We recommend Nationwide as the best car insurance company for millennial drivers, based on our analysis of the largest insurers in the U.S. When it comes to drivers with both average and worse-than-average credit, an issue all too common among those who entered the workforce in the 2000s, Nationwide was most commonly the most affordable option.
Both Geico and Progressive were also strong options for millennial drivers looking for good rates. Geico, in particular, offers a consistently top-rated app as more insurance is handled online.
The millennial generation is a group in an unusual spot. Long-discussed as a younger cohort, millennials are now between 25 and 40 years old. Their arrival at stages of financial independence and life milestones, such as buying a home and starting a family, has come through a slew of economic disruptions, including the coronavirus pandemic.
Cheapest insurance for millennials: Nationwide
Across four age groups in the millennial generation, Nationwide was our pick as the top option, as it offered the best overall car insurance rates for full coverage, edging out Geico by $25 per year among widely available insurers. One element that was notable was Progressive actually offered the best rates for 25-year-olds and 40-year-olds, but on average, Nationwide offered the lowest rates overall.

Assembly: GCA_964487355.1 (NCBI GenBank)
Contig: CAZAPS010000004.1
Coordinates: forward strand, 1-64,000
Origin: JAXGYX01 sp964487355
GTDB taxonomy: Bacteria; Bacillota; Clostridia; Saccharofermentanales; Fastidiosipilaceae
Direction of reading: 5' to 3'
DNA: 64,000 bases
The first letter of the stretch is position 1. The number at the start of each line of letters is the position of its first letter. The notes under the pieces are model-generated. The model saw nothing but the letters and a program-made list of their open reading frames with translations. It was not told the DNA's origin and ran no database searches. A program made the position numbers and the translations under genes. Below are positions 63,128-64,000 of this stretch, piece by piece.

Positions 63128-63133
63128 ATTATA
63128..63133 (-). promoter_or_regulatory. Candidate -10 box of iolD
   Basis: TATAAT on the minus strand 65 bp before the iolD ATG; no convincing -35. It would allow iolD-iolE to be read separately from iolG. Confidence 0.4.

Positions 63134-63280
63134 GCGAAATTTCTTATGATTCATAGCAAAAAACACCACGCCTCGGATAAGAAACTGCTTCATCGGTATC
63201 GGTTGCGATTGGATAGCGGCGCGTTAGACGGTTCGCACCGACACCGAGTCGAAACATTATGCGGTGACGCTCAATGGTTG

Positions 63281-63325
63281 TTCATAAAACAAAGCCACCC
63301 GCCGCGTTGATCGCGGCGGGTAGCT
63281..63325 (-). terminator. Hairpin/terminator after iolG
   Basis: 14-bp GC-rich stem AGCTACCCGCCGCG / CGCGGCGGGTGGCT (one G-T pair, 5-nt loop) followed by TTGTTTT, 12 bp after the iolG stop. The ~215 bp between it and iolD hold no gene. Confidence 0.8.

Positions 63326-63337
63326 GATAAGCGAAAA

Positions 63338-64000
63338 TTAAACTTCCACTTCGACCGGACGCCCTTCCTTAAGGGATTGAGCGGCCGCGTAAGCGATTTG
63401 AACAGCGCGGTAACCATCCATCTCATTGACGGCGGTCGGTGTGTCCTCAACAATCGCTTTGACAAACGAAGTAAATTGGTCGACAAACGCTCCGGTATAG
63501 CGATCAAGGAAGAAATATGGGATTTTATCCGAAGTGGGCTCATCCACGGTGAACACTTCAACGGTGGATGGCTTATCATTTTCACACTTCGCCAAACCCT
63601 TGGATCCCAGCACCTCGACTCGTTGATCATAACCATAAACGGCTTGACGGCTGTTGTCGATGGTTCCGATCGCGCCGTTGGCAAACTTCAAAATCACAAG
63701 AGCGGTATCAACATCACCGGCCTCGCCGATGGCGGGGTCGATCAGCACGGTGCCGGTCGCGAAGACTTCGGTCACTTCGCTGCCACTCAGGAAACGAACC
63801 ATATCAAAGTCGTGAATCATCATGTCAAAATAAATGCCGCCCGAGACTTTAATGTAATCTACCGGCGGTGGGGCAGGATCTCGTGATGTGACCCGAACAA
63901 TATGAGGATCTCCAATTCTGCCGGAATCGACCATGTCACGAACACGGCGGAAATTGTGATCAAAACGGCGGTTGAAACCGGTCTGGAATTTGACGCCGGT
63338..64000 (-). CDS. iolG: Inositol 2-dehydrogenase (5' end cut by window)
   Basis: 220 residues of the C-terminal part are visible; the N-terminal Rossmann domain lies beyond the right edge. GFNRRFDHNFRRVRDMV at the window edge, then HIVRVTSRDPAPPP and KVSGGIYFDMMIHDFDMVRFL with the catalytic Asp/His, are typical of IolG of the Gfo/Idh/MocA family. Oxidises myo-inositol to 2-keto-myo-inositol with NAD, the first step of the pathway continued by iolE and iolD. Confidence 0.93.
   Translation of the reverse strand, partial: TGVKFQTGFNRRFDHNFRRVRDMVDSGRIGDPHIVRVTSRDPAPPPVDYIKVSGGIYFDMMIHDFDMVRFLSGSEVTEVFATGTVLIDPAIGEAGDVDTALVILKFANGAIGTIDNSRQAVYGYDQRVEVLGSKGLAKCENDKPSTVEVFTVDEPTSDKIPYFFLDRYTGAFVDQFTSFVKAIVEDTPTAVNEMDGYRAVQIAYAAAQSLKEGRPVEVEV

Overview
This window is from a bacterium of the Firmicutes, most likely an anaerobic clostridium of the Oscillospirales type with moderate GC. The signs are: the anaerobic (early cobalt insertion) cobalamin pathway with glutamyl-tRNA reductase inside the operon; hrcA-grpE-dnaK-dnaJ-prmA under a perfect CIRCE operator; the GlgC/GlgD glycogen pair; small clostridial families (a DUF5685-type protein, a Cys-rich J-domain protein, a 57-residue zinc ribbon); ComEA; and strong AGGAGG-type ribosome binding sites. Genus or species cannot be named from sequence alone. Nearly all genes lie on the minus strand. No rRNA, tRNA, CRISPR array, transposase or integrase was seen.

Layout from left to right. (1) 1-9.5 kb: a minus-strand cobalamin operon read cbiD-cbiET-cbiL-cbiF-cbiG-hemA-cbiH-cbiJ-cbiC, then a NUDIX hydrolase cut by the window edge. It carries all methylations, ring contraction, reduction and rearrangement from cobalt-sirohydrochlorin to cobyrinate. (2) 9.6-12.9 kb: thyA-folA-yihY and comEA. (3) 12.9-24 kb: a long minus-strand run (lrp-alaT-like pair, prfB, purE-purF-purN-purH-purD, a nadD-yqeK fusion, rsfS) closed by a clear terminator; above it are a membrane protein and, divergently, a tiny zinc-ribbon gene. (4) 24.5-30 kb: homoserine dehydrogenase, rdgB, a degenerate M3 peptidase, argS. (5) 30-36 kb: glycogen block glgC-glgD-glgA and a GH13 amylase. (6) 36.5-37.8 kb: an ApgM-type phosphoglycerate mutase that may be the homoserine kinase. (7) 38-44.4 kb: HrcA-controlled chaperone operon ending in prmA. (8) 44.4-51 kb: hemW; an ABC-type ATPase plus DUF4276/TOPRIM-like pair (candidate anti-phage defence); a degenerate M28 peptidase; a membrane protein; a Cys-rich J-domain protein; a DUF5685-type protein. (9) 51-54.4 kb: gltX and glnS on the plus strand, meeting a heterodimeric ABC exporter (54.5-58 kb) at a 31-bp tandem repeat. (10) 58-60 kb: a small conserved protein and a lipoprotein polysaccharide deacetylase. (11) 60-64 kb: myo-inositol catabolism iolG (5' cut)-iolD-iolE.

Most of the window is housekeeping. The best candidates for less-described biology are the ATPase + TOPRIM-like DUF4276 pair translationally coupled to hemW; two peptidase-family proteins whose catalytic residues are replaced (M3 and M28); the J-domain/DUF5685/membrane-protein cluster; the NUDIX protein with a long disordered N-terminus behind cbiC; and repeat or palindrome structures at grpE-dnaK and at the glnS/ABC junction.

USAA was the cheapest option overall, but it is only available to members of the military, veterans and some of their relatives. If you can get USAA, it is the most affordable option in most cases.
Insurance rates typically go down as drivers get older, as younger drivers are more apt to take risks on the road. In many cases, young drivers are also less financially stable and settled.
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Progressive: Best rates for 25-year-old drivers
Why it's great
Among major insurance companies, Progressive's average rate came in $10 cheaper than Geico's at $2,025 per year. Nationwide was only $30 more expensive than Progressive. Younger drivers tend to see fairly expensive rates, and age 25 is around when many companies start lowering rates significantly. This means younger drivers in the millennial generation will likely soon see their insurance costs start to fall.
Geico: Best rates for 30-year-old drivers
Why it's great
Geico's rates for 30-year-olds averaged $1,613 across the three-state sample. That was more than $120 cheaper than Nationwide's offerings. On average, major insurers charged 30-year-old drivers $1,925 per year, with only State Farm and Allstate charging more. At age 30, most are still a good bit away from purchasing a home. The 30-year-old age group was leaving high school in the middle of the 2007-2008 financial crisis.
Nationwide: Best rates for 35-year-old drivers
Why it's great
Nationwide's rates for 35-year-olds were on average $67 cheaper than those of the rest of the major insurers. Nationwide's annual price of $1,690 was better than Progressive's $1,757 rate and Geico's $1,811 rate. According to Zillow, the average age of a first-time homebuyer is 34. That means drivers in this age group will likely be in different situations credit-wise and can bundle auto and home policies.